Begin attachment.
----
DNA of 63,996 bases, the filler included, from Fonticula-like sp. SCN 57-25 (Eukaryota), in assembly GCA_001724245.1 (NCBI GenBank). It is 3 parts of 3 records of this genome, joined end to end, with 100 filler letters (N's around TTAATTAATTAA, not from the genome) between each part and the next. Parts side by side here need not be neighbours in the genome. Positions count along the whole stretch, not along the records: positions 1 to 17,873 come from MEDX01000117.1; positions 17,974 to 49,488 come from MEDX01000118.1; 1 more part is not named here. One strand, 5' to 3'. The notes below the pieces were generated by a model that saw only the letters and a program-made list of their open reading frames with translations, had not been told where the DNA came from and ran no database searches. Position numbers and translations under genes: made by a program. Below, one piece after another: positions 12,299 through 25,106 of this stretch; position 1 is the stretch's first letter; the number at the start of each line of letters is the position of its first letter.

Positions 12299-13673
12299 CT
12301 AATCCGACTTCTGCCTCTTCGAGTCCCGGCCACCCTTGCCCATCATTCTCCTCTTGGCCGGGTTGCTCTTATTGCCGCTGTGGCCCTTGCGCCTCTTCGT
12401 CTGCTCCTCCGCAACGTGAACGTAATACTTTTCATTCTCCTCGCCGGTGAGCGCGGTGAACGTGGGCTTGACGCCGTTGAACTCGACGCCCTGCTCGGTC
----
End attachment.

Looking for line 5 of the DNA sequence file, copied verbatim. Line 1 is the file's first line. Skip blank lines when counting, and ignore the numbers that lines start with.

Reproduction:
12401 CTGCTCCTCCGCAACGTGAACGTAATACTTTTCATTCTCCTCGCCGGTGAGCGCGGTGAACGTGGGCTTGACGCCGTTGAACTCGACGCCCTGCTCGGTC